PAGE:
Australia has broadened inquiries into widespread allegations of institutional child abuse.
Canberra has ordered a rare commission into a scandal that has focused attention on the Catholic Church.
The government of Prime Minister Julia Gillard has been under increasing pressure to act after explosive allegations of child sex abuse over several decades were exposed across the nation.
The Royal Commission, the highest form of investigation in Australia, would look into responses from schools, charities and churches and would not target any organisation, Ms Gillard said.
"I believe in the circumstances that it's appropriate for there to be a national response through a Royal Commission," she told reporters in Canberra.
The state of New South Wales had earlier set up an inquiry in response to complaints raised by a senior police officer, Peter Fox.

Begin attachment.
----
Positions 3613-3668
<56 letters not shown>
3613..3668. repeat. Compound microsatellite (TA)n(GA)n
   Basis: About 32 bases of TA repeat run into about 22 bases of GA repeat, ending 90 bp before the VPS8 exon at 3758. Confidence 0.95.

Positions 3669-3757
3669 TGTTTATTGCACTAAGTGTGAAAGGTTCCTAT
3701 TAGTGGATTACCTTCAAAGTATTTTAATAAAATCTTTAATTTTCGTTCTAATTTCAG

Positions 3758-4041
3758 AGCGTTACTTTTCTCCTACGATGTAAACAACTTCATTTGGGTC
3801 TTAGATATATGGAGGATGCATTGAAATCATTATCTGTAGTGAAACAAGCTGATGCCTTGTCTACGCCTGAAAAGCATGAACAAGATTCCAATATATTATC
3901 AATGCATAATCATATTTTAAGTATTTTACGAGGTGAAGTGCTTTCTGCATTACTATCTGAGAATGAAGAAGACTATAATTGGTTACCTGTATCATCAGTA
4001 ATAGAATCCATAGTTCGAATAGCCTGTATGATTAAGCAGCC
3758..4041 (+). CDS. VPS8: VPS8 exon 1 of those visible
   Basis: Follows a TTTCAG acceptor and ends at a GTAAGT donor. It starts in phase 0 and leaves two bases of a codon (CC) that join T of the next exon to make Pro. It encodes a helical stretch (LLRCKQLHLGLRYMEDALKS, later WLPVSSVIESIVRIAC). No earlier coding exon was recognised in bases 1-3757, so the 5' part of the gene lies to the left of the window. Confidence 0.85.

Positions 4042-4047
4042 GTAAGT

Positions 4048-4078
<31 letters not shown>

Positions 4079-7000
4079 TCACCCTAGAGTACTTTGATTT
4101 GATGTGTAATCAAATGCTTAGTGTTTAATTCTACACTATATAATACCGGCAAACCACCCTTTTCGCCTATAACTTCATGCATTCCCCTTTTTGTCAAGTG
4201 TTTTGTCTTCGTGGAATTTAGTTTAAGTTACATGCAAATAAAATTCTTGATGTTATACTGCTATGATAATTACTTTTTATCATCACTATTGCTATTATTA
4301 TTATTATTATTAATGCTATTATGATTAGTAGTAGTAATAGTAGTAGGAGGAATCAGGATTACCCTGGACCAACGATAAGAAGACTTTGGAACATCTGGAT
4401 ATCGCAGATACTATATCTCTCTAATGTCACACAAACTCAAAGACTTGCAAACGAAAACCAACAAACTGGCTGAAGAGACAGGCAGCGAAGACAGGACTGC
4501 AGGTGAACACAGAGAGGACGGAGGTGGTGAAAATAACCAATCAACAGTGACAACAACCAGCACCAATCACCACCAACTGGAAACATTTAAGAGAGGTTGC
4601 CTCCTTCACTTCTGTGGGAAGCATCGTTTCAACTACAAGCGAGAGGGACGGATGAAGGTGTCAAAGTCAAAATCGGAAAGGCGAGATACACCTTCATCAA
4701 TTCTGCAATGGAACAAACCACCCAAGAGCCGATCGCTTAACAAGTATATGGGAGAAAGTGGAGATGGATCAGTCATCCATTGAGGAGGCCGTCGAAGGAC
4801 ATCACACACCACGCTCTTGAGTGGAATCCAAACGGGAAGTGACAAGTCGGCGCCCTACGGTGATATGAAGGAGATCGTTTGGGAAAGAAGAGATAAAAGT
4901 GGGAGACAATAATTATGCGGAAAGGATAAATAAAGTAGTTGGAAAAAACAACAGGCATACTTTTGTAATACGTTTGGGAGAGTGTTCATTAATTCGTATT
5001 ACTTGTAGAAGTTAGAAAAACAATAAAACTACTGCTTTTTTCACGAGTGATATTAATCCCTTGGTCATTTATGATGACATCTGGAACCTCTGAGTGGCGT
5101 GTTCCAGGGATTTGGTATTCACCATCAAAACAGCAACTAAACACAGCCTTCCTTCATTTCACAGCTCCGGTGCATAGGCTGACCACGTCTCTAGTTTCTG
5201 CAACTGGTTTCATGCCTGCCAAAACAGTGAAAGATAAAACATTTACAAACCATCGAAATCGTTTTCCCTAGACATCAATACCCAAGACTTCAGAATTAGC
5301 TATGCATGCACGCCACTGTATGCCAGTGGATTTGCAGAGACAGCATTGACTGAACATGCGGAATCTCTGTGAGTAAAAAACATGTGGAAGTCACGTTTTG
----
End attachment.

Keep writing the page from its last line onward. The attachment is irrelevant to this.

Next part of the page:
"I can testify from my own experience that the church covers up, silences victims, hinders police investigations, alerts offenders, destroys evidence and moves priests to protect the good name of the church," Mr Fox said in a letter to state Premier Barry O'Farrell.
A separate inquiry into church sex abuse has been launched in the state of Victoria, with one victims' rights group alleging widespread abuse including gang rapes of children, beatings and unreported deaths.
Many children had suffered and had seen adults let them down, Ms Gillard said.
She said she hoped the commission would help ensure that such abuse never happened again.